“Of course they do. Bring them in.”

John opened the door and the group ran toward the bed. Mary grinned at them and patted the bed for Robbie to climb up. John thought his wife was a saint, or at least had the patience of one.

All the boys looked like their father, but none more so than the new baby. The boys cooed over the infant, and John reminded them repeatedly to keep their voices down. It was a wasted request.

“He looks like you!” Denny exclaimed, looking at Henry.

“What are you saying? That I look like a baby?” Henry challenged.

The baby scrunched up his face at the sound of the voices.

James laughed. “I’ve seen you make that face. He does look just like you.”

Henry punched him in the arm and James punched back.

“Stop it,” John scolded.

Mary looked down the row of children lining her bedside. “Well, I think all my boys look like their handsome father.”

“You’re handsome,” teased Denny, punching James in the arm.

“No, you’re handsome,” James punched back.

“All right, let’s go and let your mother rest.” John picked up Robbie and coaxed the rest of the herd toward the door. Denny and James began poking each other. John handed three-year-old Robbie to Henry and grabbed both misbehavers by their hair.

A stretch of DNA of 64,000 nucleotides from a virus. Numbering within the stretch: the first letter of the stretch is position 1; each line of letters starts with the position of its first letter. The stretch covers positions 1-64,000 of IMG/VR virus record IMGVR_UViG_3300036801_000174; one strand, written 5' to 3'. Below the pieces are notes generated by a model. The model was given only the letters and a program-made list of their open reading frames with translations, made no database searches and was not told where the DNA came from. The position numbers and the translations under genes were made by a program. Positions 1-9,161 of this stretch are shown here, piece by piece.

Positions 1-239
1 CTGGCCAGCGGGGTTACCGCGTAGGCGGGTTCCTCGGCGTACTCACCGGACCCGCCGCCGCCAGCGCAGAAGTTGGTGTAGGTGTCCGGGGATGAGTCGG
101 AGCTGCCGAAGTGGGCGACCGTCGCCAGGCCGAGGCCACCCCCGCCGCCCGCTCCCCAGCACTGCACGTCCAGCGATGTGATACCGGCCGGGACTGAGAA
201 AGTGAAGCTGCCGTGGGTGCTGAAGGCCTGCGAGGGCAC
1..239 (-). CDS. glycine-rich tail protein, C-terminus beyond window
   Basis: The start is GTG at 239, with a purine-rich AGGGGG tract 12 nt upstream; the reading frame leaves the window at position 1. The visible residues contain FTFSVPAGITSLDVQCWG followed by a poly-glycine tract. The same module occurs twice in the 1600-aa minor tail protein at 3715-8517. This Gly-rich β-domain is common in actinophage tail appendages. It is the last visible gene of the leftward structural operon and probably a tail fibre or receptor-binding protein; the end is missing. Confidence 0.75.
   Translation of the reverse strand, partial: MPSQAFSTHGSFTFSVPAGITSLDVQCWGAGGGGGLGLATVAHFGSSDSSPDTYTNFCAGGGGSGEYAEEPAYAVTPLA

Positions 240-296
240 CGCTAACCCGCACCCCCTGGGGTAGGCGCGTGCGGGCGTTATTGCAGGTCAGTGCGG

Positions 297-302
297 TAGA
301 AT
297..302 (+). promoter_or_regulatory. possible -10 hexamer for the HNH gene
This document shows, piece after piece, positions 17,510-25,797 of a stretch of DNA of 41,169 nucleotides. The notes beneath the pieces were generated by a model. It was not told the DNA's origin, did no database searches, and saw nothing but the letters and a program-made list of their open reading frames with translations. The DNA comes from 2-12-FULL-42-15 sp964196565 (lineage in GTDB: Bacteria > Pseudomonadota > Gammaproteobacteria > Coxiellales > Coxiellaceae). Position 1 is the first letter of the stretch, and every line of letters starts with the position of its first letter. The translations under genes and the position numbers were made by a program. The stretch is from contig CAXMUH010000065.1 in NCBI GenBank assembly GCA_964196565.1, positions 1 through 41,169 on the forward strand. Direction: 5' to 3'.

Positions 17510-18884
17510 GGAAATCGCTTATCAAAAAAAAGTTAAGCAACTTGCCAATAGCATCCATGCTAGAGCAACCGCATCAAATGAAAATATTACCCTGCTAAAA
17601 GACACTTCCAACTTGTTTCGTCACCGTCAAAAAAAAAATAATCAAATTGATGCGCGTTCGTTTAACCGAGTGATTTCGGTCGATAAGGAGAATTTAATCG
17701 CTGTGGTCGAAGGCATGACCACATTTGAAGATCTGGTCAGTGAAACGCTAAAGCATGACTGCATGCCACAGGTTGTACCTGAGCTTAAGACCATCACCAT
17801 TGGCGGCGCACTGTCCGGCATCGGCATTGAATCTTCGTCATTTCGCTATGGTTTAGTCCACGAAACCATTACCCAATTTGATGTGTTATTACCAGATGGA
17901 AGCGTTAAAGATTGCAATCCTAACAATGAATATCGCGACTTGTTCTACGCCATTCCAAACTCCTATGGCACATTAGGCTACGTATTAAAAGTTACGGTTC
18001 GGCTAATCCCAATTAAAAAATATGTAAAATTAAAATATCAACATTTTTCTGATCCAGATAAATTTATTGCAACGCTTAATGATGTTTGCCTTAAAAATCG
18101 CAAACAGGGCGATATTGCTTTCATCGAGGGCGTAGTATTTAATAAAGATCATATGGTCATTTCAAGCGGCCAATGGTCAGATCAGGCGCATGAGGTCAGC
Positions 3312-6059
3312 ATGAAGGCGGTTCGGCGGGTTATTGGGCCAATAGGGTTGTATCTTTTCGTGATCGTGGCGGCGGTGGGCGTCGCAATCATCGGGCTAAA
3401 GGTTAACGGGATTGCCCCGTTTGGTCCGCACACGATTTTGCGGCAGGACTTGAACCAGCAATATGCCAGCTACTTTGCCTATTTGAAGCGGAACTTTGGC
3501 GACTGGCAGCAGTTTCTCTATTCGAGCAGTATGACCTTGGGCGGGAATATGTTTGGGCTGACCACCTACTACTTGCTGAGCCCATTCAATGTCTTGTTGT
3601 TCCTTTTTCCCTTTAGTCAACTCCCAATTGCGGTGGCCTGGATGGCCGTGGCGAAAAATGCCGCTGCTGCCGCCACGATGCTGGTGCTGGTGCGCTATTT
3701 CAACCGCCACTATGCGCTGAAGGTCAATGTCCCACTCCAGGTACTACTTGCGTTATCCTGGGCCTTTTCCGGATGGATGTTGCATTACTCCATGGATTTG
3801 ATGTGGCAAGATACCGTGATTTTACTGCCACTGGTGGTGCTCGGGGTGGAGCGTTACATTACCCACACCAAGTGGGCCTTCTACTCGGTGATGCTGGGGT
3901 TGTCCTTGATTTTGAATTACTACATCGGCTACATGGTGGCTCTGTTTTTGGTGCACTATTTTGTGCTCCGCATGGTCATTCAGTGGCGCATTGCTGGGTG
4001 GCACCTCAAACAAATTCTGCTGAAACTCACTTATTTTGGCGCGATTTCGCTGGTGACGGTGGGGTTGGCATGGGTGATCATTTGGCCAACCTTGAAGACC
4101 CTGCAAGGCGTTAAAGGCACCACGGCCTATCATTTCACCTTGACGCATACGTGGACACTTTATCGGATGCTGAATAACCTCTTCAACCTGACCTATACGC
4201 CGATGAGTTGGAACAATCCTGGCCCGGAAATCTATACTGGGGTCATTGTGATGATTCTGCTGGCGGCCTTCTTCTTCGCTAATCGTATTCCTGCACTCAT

“Ouch,” they squealed in unison.

“I told you to be quiet and stop acting like…”

“Acting like what?” Denny said in defiance.

“Well…boys. Stop acting like boys.” John laughed at his own lack of parenting skills. Four years of law school, a momentary career as a lawyer, and a decade of commanding a boisterous crew on a merchant ship were no preparation for raising high-spirited boys. He thought about it for a moment and realized that besides his younger sister Frances, who was now a thirty-six-year-old married woman, he had always been the youngest of his generation. He’d never had any younger brothers or cousins to mind. One thing was for certain—Mary had her hands full during John’s lengthy absences, and he suddenly understood why she often pleaded with him to remain home for longer stretches of time. He was exhausted and it was only nine o’clock in the morning.